Postural Distortion

Megan Hanriot CPT CES PES NWC

As a corrective exercise specialist, the very first assessment I give new clients helps me to determine how they move in their day to day environment and through this, their postural distortion patterns. Postural distortion patterns are defined as predictive patterns of muscle imbalance.

There are three common distortion patterns, pronation distortion, lower cross syndrome, and upper cross syndrome. Each of these patterns can either be exhibited by themselves, or people can have multiple at the same time.

With pronation distortion, the main issues are lower leg muscle imbalances and foot pronation, or flattening of the foot. Pronation distortion affects the ankles as well as the knees. In order to combat this, I have clients perform balancing exercises to challenge their leg muscles and ankle/knee stability.

With lower cross, you can see an exaggerated sway in your lower back, which tends to lead to low back pain. Here, clients benefit from learning stabilizing exercises and dynamic movements that encompass the thighs, glutes, and core. Many individuals with lower cross tend to spend more time sitting and less time on their feet, so it’s important to introduce walking as a regular daily activity.

Upper cross is characterized by a forward head and rounded shoulders. Special strengthening exercises can help to build up the muscles in your upper back to help pull your shoulders and head back in place.

Corrective exercise is about building and creating a stronger and more balanced body, but remember that before we strengthen our weak muscles, we lengthen the tight muscles. Keep on the lookout for my corrective exercise videos and remember to check my blog for more information on building a stronger you!

Wellness Outside of Sessions: Prioritize Mindfulness

Kaleah McClain, FST LMT FMT NMRT.

“Go ahead and take a deep breath.”

We’ve all been in a massage session that perhaps began with that instruction. However, when is the last time that you stopped for a deep breath as you go about your day? When you get a massage you have the opportunity to take time out of your life to process, recharge, and recover. Why do we stop that process once we leave a session?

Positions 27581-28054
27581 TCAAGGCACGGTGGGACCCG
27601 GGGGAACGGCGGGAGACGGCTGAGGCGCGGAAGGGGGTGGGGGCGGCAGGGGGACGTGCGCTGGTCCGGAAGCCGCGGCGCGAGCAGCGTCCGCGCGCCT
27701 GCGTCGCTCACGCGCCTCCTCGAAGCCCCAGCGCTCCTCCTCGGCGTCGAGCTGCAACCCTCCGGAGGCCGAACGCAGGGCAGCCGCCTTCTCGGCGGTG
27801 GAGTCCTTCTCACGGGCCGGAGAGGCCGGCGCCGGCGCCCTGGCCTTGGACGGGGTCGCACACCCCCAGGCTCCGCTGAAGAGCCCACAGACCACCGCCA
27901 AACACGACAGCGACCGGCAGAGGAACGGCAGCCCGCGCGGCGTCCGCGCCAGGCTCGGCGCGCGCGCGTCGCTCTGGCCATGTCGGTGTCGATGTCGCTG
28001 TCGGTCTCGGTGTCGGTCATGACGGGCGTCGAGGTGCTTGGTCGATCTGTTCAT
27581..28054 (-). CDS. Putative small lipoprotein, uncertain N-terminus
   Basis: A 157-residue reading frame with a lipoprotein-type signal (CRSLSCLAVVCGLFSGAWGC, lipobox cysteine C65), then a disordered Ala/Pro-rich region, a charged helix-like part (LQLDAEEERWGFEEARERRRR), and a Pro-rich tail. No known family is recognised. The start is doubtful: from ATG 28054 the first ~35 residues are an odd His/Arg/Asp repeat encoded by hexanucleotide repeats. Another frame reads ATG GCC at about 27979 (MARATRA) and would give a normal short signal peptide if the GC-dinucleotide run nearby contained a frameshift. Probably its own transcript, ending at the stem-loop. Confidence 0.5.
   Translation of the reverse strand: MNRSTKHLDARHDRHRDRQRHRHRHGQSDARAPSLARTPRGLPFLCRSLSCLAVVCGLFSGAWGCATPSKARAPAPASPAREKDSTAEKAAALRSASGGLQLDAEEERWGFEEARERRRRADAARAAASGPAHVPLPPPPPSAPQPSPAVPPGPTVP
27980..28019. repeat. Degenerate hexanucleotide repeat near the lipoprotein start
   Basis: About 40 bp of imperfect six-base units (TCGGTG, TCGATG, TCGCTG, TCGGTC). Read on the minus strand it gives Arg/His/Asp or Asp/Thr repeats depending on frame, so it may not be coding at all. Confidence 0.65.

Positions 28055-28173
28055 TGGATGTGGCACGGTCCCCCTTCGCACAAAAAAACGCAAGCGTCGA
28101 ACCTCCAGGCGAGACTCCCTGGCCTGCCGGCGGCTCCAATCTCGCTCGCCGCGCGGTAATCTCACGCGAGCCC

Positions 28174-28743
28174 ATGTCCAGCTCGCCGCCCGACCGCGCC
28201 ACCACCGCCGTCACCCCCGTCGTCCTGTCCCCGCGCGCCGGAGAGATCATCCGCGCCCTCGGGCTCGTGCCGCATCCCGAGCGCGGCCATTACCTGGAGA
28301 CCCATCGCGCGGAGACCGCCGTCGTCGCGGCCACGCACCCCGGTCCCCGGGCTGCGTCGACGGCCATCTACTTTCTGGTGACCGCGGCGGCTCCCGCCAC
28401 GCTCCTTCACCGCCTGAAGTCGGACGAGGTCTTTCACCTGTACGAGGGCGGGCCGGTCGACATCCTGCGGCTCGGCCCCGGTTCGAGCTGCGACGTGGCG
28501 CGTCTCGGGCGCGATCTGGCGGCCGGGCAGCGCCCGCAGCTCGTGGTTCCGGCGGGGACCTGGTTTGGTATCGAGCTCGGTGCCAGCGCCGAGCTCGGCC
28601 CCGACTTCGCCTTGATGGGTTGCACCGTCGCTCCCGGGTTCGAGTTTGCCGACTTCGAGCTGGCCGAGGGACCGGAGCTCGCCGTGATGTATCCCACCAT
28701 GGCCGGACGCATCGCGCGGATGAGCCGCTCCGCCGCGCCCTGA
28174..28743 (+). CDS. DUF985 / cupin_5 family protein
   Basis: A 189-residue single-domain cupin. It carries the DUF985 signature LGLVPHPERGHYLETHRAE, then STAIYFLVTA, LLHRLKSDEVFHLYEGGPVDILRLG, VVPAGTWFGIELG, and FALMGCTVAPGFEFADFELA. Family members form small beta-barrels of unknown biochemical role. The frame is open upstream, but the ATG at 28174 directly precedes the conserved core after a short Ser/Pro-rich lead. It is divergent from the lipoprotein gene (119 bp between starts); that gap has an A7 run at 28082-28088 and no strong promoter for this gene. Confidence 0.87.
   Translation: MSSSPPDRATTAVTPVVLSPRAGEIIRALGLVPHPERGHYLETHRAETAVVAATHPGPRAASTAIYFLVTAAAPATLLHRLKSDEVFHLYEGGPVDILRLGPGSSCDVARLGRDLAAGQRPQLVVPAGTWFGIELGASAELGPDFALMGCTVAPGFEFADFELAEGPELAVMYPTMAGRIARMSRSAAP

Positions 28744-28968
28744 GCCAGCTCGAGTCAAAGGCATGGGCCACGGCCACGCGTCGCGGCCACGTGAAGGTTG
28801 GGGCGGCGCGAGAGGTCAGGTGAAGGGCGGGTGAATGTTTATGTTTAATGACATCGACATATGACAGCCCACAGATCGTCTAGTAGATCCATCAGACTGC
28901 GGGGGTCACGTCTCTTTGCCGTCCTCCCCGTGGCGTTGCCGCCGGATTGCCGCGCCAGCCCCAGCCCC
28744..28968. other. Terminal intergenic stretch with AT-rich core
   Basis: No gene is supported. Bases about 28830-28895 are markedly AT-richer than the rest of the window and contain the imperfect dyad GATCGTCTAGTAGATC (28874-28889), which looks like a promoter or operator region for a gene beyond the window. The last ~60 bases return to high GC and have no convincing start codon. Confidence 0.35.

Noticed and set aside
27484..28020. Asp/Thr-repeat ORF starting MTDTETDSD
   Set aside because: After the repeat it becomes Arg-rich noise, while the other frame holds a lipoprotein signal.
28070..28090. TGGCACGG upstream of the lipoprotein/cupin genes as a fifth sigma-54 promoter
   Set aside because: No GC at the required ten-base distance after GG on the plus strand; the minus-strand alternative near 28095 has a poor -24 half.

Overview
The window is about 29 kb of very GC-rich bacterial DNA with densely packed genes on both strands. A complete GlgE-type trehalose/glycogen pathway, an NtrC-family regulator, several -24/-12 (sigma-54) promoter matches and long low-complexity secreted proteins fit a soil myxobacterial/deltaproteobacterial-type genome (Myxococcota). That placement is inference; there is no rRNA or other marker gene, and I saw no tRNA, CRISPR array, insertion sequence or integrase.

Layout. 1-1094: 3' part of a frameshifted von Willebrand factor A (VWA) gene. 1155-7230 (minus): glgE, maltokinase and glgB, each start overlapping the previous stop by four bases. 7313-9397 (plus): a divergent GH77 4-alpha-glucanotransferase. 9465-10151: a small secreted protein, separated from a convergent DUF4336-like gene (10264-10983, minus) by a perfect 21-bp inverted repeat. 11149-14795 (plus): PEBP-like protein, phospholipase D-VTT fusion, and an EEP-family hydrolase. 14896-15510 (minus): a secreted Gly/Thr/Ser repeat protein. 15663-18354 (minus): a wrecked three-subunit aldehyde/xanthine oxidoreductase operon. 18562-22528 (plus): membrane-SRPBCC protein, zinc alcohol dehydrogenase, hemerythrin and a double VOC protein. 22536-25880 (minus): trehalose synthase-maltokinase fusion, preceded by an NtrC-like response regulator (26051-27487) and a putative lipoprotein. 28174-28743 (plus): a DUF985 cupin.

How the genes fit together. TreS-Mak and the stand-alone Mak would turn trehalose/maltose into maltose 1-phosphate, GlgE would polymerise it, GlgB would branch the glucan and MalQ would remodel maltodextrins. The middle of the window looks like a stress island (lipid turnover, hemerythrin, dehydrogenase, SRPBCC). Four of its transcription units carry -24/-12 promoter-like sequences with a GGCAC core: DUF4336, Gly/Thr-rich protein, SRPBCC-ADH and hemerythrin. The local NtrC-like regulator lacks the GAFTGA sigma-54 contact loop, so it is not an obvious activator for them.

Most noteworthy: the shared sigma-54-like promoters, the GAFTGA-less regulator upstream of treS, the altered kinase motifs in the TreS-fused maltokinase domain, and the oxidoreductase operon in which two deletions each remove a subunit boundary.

Especially as we are going through this difficult time, investing in ourselves is becoming more fundamentally vital. So much research is being released on meditation and “flow state” and the correlation with our productivity and fulfillment. While most of us are familiar with the benefits of mindfulness sometimes we don’t allow ourselves the moments to recharge.

As we experience abnormal amounts of trauma and loss during this difficult time, personally I find it more difficult to allow myself mindful moments to recharge or process. Part of this for me is that when things pile up, it feels like ten minutes will make no difference in the overwhelming feeling of crisis. One of my clients recently told me, “today I was told that I don’t need to thrive, and that was the nicest thing I’ve been told.” So, I challenge you. If you feel like you are in a tough spot emotionally, physically, mentally, sexually, or spiritually, please take one minute and complete these steps.

Take a deep breath
Tell yourself that you are magnificent.
Do not say “I am magnificent because….” There is no justification necessary.
One more deep breath

With just that, you have given yourself one moment, extra oxygen, one positive thought, and an opportunity to recharge. For more insight into mindfulness, I highly recommend Widen the Window by Elizabeth A. Stanley. This book specifically discusses training the brain during times of stress and trauma. It may not be our time to thrive. Today is our time to survive, and that’s okay. Stay well, friends.

Corrective Exercise

Megan Hanriot CPT CES PES NWC
What exactly is corrective exercise? According to NASM (National Academy of Sports Medicine), corrective exercise is a technique that leverages an understanding of anatomy, kinesiology, and biomechanics to address and fix movement compensations and imbalances to improve the overall quality of movement during workouts and in everyday life.

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Wellness Outside of Sessions: Prioritize Sleep

Kaleah McClain, FST LMT FMT NMRT.

“If you have to choose between taking the time out to stretch or sleep, please choose sleep.” Many of you have heard me say this after giving suggestions to prolong the effectiveness of a treatment session. Studies continue to highlight the irreplaceable value of allowing the body and mind to go through a full sleep cycle.

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Ethics – Boundaries for Practitioners and Clientele

Kaleah McClain, LMT FMT NMRT.

“Lack of boundaries invites a lack of respect.”

We’ve probably all heard this saying as we talked with a friend about a difficult situation. As practitioners in many different fields, we have all taken classes and spent hours studying and discussing ethics. As a client, however, how does that impact you? There are a few ways that ethics are just as valuable to a client. Consider these:

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